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Reprisals claim 60 more lives across Iraq
President Bush spoke with several leaders in a bid to defuse the violence unleashed by the bombing of a shrine.
BAGHDAD, Iraq -- Bombs and gunfire killed about 60 people as another daytime curfew Saturday failed to halt violence that has claimed nearly 200 lives since the destruction of a Shiite shrine set off a wave of retribution against Sunnis and pushed Iraq toward civil war.
In an unusual round of telephone diplomacy, President Bush spoke with seven leaders of Shiite, Sunni Arab and Kurdish political parties in a bid to defuse the sectarian crisis unleashed by the bombing of the Shiites' Askariya shrine in Samarra.
Bush "encouraged them to continue to work together to thwart the efforts of the perpetrators of the violence to sow discord among Iraq's communities," said Frederick Jones, a spokesman for the White House's National Security Council.
The U.S. president's personal intervention appeared to ease Sunni fears and give new impetus to political moves to resolve the crisis. During a late night meeting at Prime Minister Ibrahim al-Jaafari's residence, representatives of Sunni, Shiite and Kurdish parties agreed to renew efforts to form a national unity government.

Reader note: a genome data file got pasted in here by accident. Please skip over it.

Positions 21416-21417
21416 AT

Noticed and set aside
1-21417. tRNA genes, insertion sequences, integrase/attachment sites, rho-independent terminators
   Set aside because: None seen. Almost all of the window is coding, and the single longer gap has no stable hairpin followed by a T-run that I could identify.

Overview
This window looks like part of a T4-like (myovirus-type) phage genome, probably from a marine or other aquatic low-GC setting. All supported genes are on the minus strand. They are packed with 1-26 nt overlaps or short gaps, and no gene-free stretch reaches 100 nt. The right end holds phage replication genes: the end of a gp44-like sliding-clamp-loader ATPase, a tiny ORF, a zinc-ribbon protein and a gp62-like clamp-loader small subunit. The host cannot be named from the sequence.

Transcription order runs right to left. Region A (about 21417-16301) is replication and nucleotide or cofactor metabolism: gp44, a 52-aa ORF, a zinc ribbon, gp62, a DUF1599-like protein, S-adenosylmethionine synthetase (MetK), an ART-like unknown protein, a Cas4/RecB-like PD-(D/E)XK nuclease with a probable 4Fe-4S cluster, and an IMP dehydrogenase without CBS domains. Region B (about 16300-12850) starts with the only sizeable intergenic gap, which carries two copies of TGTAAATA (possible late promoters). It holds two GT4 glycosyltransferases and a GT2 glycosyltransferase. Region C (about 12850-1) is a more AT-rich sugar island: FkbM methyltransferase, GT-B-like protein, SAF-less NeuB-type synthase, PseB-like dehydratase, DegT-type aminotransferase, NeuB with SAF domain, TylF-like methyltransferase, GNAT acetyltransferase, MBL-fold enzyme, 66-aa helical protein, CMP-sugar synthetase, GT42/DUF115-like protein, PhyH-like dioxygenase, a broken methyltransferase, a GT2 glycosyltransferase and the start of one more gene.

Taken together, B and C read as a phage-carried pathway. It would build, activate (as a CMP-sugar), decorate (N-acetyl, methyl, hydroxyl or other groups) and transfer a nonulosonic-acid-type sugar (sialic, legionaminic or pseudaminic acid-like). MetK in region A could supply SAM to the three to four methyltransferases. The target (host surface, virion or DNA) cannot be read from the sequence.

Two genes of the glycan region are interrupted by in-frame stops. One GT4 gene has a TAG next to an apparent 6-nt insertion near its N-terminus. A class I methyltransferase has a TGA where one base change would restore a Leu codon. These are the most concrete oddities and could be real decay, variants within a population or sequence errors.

"I am very happy and very optimistic," al-Jaafari said. "Our people are very far from civil war and everyone asserted that the first enemy of Iraqis is terrorism and there isn't a Sunni who is against a Shiite or a Shiite who is against a Sunni."
Sunni leaders did not explicitly say they would end their boycott of coalition talks, announced Thursday after a wave of Shiite reprisal attacks on Sunni mosques. But a Sunni leader, Tariq al-Hashimi, said all sides agreement that one of the solutions to the sectarian crisis "is to form the government as soon as possible."
"(Friday) they were fighting each other," Kurdish politician Mahmoud Othman told The Associated Press. "Until noon (Saturday) there were no improvements but suddenly after Bush called them, they all went to the meeting. There is strong American pressure because they are very much concerned about Iraq."
Reprisal attacks that followed the Wednesday blast in Samarra had derailed talks on a forming new Iraqi government and threatened Washington's goal of building up a self-sufficient Iraq free of U.S. military involvement.